The Next Hundred Million: America in 2050

Front Cover
Penguin Publishing Group, 2011 - Business & Economics - 308 pages
2 Reviews
A visionary social thinker reveals how the addition of one hundred million Americans by midcentury will transform the way we live, work, and prosper.

In stark contrast to the rest of the world's advanced nations, the United States is growing at a record rate, and, according to census projections, will be home to four hundred million Americans by 2050. Drawing on prodigious research, firsthand reportage, and historical analysis, acclaimed forecaster Joel Kotkin reveals how this unprecedented growth will take shape-and why it is the greatest indicator of the nation's long-term economic strength. At a time of great pessimism about America's future, The Next Hundred Million shows why the United States will emerge a stronger and more diverse nation by midcentury.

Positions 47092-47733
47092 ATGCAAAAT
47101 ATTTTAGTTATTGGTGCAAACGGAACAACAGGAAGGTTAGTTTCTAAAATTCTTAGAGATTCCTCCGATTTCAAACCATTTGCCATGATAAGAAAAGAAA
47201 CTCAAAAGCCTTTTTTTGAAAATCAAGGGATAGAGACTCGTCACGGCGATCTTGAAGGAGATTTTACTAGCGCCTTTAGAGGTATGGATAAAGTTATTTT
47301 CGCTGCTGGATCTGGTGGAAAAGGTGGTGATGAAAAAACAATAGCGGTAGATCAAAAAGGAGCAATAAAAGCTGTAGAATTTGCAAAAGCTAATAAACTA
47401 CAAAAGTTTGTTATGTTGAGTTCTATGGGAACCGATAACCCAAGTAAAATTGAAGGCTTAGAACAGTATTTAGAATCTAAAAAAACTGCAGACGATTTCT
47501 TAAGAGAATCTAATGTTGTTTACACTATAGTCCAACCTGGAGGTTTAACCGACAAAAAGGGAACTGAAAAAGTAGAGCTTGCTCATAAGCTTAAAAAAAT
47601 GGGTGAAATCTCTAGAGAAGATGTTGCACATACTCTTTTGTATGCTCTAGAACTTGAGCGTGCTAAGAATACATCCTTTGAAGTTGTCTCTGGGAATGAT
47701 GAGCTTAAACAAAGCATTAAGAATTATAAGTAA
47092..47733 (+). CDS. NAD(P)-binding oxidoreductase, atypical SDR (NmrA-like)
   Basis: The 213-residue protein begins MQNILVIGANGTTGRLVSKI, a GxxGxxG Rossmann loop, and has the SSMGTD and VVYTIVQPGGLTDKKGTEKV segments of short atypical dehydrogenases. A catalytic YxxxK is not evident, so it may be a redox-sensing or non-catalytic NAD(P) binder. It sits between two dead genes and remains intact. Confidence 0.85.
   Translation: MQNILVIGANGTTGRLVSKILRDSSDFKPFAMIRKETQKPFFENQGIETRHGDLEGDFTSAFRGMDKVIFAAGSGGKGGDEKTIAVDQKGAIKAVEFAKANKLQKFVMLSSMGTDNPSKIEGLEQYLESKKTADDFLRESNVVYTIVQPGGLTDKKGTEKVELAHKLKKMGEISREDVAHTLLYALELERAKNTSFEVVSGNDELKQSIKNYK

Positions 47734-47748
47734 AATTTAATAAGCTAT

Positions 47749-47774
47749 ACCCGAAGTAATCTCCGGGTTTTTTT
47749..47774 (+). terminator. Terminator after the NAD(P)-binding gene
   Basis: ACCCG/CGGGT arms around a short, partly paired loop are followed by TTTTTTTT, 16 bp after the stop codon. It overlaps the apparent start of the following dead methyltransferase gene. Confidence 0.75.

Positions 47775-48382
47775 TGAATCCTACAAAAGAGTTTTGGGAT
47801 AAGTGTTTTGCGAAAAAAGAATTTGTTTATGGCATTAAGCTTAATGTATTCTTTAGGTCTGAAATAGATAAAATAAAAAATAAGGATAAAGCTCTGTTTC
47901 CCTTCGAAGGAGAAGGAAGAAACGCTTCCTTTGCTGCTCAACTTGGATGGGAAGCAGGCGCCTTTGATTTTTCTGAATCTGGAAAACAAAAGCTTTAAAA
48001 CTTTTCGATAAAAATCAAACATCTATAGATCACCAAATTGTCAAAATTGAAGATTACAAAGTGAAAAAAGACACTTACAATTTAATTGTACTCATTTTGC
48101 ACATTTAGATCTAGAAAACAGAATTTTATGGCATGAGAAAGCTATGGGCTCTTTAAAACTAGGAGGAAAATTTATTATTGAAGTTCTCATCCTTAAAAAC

What people are saying - Write a review

LibraryThing Review

User Review  - Daniel.Estes - LibraryThing

The majority criticism aimed at this book appears to come from flawed premises. "America cannot sustain its people now never mind another 100 million," some have said. Also, there is a severe ... Read full review

THE NEXT HUNDRED MILLION: America in 2050

User Review  - Jane Doe - Kirkus

Think you have trouble finding a parking space today? Wait until 2050, when the American population will have grown by another 100 million.According to Forbes columnist Kotkin (The City: A Global ... Read full review

Other editions - View all

About the author (2011)

Joel Kotkin is a senior fellow with the Davenport Institute for Public Policy at Pepperdine University, a research fellow in urban studies at the Reason Public Policy Institute, and a senior fellow with the Milken Institute. He writes a monthly column, "Grass Roots Business," in the Sunday New York Times Money & Business section, and is a contributing editor to the Los Angeles Times Opinion section as well as a columnist for the Los Angeles Business Journal. An active participant in the new economy, he is director of content for Prime Ventures, a high-tech venture-capital firm specializing in new-media and technology ventures. He has written four previous books, including Tribes. He lives in North Hollywood, California.

Bibliographic information